Inis Mór to be stripped of ferry service until March 2017

Cutbacks to take effect for largest Aran island due to impasse over levies sought by council

Island Ferries says it has no problem with harbour dues, but the levy makes its winter service unsustainable. Photograph: The Irish Times

Island Ferries says it has no problem with harbour dues, but the levy makes its winter service unsustainable. Photograph: The Irish Times

 

Winter ferry services to the Aran island of Inis Mór may be cut from Thursday due to an impasse over a passenger levy sought by Galway County Council.

Island Ferries has notified islanders that the last regular winter sailing between Ros-a-Mhíl and Inis Mór will take place Wednesday evening, unless the local authority accepts a compromise proposal tendered by the company.

The company said it regretted such “drastic action” and that summer services would resume in March. A meeting is scheduled with the local authority this morning.

Last December, the ferry company lost a Supreme Court appeal over a 2011 bylaw stipulating that passenger levies must be collected to pay for the harbour development at Inis Mór. It says it has no problem with harbour dues, but the levy makes its winter service unsustainable.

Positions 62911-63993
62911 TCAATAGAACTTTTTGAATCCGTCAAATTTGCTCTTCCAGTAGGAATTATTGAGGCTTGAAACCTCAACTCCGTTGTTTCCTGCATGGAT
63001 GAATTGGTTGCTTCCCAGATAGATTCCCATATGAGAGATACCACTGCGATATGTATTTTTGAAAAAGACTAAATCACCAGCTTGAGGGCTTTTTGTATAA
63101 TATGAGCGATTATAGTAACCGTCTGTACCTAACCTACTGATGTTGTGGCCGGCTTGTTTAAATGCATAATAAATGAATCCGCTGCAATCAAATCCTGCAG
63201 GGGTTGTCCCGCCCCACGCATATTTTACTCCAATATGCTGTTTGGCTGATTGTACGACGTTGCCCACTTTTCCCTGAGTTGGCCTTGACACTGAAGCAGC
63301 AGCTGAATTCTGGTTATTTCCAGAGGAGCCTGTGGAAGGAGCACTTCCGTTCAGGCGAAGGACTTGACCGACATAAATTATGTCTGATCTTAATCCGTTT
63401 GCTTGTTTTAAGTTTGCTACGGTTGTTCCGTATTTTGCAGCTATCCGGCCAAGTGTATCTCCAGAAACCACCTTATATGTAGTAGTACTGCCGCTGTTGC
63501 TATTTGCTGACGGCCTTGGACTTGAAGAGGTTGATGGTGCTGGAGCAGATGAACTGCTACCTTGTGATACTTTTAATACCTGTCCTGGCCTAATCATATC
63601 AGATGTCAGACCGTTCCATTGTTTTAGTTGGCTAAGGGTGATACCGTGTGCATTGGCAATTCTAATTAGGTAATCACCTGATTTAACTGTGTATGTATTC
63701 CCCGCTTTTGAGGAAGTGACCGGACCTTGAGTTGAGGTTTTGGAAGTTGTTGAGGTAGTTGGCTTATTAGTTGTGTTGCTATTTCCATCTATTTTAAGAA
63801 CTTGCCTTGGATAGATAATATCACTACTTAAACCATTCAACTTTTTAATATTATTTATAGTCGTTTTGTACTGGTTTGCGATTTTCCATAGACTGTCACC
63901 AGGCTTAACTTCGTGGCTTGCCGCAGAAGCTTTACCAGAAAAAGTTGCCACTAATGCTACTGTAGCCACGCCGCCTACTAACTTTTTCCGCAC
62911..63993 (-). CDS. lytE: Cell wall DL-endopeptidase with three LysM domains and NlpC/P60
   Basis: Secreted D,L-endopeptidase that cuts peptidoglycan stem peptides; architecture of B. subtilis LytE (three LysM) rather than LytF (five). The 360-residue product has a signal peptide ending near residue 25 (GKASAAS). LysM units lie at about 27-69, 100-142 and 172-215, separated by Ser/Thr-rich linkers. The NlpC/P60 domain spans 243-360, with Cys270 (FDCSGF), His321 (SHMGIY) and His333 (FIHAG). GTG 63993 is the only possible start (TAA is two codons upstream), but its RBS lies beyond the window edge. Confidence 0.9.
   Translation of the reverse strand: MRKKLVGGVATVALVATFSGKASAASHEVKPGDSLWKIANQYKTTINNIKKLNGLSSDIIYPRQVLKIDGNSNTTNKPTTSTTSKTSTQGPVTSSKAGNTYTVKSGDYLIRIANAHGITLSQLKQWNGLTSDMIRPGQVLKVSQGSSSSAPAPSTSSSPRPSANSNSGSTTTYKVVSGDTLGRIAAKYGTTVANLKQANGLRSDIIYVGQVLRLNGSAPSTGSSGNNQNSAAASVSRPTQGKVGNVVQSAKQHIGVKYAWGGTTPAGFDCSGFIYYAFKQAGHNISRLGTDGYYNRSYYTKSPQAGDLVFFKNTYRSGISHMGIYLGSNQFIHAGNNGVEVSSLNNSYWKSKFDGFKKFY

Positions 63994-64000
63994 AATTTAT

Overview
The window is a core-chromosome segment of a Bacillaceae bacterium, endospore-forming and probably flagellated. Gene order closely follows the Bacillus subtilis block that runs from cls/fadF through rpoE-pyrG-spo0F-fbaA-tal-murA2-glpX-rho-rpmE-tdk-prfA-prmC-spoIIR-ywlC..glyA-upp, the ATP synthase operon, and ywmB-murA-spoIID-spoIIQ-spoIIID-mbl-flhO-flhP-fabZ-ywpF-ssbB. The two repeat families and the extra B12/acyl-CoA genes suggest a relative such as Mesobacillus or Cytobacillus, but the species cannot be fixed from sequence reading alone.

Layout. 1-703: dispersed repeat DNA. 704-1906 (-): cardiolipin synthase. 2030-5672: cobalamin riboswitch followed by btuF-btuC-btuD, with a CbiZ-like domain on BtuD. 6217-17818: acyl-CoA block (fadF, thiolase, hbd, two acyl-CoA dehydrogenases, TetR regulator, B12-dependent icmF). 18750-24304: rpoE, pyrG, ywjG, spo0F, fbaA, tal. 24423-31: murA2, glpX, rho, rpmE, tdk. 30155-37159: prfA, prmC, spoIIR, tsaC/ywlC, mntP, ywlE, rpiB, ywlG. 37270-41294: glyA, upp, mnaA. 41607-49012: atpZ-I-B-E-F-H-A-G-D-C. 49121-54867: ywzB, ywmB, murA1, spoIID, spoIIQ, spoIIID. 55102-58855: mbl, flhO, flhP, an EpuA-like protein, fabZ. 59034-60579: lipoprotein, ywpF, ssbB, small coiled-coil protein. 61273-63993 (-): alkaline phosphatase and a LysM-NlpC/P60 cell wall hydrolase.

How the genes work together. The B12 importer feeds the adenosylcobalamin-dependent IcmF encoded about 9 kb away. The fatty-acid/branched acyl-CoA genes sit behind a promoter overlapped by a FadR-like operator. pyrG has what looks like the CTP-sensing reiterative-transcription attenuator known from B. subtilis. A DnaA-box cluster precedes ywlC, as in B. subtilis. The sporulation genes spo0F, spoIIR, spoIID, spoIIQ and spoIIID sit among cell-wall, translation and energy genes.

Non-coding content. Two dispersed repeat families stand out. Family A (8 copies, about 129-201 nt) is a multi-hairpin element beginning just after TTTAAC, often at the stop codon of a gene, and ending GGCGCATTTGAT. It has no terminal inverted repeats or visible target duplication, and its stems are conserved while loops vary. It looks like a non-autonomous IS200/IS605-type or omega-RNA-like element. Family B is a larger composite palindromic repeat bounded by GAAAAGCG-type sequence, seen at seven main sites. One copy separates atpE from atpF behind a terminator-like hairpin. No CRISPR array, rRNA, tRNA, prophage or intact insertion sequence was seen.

Inis Mór co-op manager Cathy Ní Ghoill said: ”This uncertainty will affect people with hospital appointments and other needs. And we can’t keep living with this every winter.”

The contract for the air service to all three Aran islands is due to expire on December 31st. The department said the tender assessment for a new air service is “ongoing”.

Ms Ní Ghoill said: “This saga has been going on for four years. For most islands around Ireland there is a subsidy from the Government guaranteeing a ferry service but for Inis Mór for the past four years there has been no guaranteed subsidy from the Government for a service and we’re very worried about that.

“We’ve told the Department of the Gaeltacht that there has to be a guaranteed service. When a private operator can come and go as they pleases then there’s nothing to guarantee the service.

“We were very aware of this and concerned that a private operator could say at any stage: ‘It’s quiet for November-December I’m not going to be running a ferry service in and out’. That prediction has come to pass.”

She told RTÉ’s Morning Ireland there was an air service “but the plane, which is more expensive, can carry only eight passengers. So for a family going with children Christmas shopping, you couldn’t afford to bring three or four children. It could cost maybe €130 or €140 for a family.”